This month, the LIT book club finished out the last of our genre summer reading with Isabel Quintero’s wonderful Gabi, a Girl in Pieces, a young adult novel recommended by librarian Lizzy Klinnert. In this Lincoln Award-winner (given for excellent YA literature), seventeen-year-old Gabi is dealing with some heavy issues. One friend is pregnant, and another is gay and has been kicked out of her house. Meanwhile, Gabi’s own father is a meth addict, and her mom struggles with her expectations for her daughter and oft-delinquent son. And then, of course, there are boys.
While the plot might sound heavy and angsty, it’s anything but. Told through Gabi’s journal entries, poetry, and even a short zine, it follows a girl finding herself and her voice as she becomes a strong, independent woman with big plans for the future. Gabi is a wonderful character. She’s hilarious (and very sweary), brave but vulnerable, wise and thoughtful. Though this novel is filtered through the lens of Gabi’s Mexican-American heritage, it will resonate with pretty much anyone who has survived adolescence.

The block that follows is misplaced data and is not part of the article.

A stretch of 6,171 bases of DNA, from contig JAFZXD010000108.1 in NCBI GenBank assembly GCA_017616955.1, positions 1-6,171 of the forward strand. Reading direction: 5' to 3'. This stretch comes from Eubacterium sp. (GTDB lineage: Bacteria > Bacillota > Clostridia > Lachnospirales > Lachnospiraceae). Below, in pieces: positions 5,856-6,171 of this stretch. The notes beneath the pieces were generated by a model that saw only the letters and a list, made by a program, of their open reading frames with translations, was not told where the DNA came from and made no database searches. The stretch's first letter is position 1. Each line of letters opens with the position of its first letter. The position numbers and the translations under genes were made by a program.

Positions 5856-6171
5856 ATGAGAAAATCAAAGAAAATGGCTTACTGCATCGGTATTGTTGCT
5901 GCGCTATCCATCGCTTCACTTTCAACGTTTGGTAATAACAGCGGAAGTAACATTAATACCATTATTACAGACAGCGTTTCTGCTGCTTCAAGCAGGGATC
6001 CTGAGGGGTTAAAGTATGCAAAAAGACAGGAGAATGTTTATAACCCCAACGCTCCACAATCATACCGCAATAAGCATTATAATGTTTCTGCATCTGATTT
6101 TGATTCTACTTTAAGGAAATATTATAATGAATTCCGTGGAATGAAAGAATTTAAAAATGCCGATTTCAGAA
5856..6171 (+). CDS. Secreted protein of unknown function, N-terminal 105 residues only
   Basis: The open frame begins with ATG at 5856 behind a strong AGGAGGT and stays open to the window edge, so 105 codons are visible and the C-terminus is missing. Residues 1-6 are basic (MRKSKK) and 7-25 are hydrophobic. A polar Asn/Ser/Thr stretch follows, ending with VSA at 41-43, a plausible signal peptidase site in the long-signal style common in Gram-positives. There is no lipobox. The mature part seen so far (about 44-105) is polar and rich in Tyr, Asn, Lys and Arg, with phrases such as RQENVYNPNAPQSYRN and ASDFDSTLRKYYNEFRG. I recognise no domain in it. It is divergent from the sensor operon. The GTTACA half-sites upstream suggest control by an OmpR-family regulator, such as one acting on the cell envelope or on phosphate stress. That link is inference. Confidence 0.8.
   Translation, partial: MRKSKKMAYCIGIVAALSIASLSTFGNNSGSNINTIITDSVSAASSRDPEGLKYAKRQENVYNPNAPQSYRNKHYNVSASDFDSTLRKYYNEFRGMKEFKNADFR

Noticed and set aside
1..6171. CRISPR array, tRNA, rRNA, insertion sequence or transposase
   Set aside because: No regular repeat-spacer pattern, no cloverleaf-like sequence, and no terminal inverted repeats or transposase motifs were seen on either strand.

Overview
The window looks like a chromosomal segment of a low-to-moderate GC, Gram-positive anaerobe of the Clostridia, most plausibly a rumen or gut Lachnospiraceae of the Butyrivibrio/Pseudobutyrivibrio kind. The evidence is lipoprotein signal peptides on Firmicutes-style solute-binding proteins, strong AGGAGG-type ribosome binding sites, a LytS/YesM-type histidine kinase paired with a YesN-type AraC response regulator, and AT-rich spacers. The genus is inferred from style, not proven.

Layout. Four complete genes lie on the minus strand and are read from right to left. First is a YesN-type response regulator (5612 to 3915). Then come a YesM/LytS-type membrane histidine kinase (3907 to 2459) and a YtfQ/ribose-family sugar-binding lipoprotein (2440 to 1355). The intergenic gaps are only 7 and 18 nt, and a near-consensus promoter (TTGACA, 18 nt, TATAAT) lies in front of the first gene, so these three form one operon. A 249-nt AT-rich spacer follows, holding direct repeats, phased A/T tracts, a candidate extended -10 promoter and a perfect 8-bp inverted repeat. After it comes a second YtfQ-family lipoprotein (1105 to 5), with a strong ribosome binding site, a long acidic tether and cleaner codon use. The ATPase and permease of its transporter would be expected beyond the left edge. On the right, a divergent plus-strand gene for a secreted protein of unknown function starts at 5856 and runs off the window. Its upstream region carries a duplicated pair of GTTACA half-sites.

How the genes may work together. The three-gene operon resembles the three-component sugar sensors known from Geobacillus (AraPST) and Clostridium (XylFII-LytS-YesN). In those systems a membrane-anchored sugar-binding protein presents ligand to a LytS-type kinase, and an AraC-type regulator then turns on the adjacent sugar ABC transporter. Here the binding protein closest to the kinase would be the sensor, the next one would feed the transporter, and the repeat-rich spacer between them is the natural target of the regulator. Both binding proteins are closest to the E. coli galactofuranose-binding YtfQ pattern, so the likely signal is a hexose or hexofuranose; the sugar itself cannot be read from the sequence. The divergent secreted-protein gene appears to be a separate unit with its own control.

Why It’s Good For Book Groups
There are issues galore in Gabi, the sorts of things that most people face to one degree or another as they grow up. Our group had a wonderful conversation about poetry and art, how they shape and sustain us. We talked about the challenges that kids face growing up as part of two cultures, as well as kids who don’t fit in. Sexuality was a big theme for us, too. During the course of the book, Gabi likes and dates a few different boys. Through her journal entries, she explores, in a healthy way, what’s comfortable for her, and what she expects from a relationship.
Resources We Used
There are so many questions available for this book! Some high schools are using this book as part of curriculum, so you’ll find lots of Common Core Standards guides. There are many interviews with the author available, as well.
What’s Up Next
Next month, we’ll be discussing When Breath Becomes Air by Paul Kalanithi, an honest and lovely look at what really matters, through the eyes of a medical student with terminal cancer.